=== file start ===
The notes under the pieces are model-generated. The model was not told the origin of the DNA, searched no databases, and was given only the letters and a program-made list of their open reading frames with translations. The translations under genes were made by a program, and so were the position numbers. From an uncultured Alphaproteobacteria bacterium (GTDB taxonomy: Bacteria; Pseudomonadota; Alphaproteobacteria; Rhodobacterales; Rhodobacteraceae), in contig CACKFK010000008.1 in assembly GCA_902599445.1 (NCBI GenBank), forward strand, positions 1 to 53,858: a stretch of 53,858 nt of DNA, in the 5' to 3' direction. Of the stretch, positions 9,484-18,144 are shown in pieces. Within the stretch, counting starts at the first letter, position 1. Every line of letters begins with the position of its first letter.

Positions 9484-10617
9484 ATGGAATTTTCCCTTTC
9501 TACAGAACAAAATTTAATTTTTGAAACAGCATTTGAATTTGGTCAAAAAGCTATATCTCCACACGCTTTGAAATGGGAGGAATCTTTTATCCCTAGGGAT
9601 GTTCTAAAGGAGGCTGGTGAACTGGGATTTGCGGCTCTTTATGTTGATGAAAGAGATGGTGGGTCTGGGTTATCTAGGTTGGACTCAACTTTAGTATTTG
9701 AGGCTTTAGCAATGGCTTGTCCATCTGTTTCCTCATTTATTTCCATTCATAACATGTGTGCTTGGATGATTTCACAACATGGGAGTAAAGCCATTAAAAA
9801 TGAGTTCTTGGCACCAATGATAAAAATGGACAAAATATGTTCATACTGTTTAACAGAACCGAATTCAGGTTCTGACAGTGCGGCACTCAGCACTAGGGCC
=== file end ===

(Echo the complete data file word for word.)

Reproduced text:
The notes under the pieces are model-generated. The model was not told the origin of the DNA, searched no databases, and was given only the letters and a program-made list of their open reading frames with translations. The translations under genes were made by a program, and so were the position numbers. From an uncultured Alphaproteobacteria bacterium (GTDB taxonomy: Bacteria; Pseudomonadota; Alphaproteobacteria; Rhodobacterales; Rhodobacteraceae), in contig CACKFK010000008.1 in assembly GCA_902599445.1 (NCBI GenBank), forward strand, positions 1 to 53,858: a stretch of 53,858 nt of DNA, in the 5' to 3' direction. Of the stretch, positions 9,484-18,144 are shown in pieces. Within the stretch, counting starts at the first letter, position 1. Every line of letters begins with the position of its first letter.

Positions 9484-10617
9484 ATGGAATTTTCCCTTTC
9501 TACAGAACAAAATTTAATTTTTGAAACAGCATTTGAATTTGGTCAAAAAGCTATATCTCCACACGCTTTGAAATGGGAGGAATCTTTTATCCCTAGGGAT
9601 GTTCTAAAGGAGGCTGGTGAACTGGGATTTGCGGCTCTTTATGTTGATGAAAGAGATGGTGGGTCTGGGTTATCTAGGTTGGACTCAACTTTAGTATTTG
9701 AGGCTTTAGCAATGGCTTGTCCATCTGTTTCCTCATTTATTTCCATTCATAACATGTGTGCTTGGATGATTTCACAACATGGGAGTAAAGCCATTAAAAA
9801 TGAGTTCTTGGCACCAATGATAAAAATGGACAAAATATGTTCATACTGTTTAACAGAACCGAATTCAGGTTCTGACAGTGCGGCACTCAGCACTAGGGCC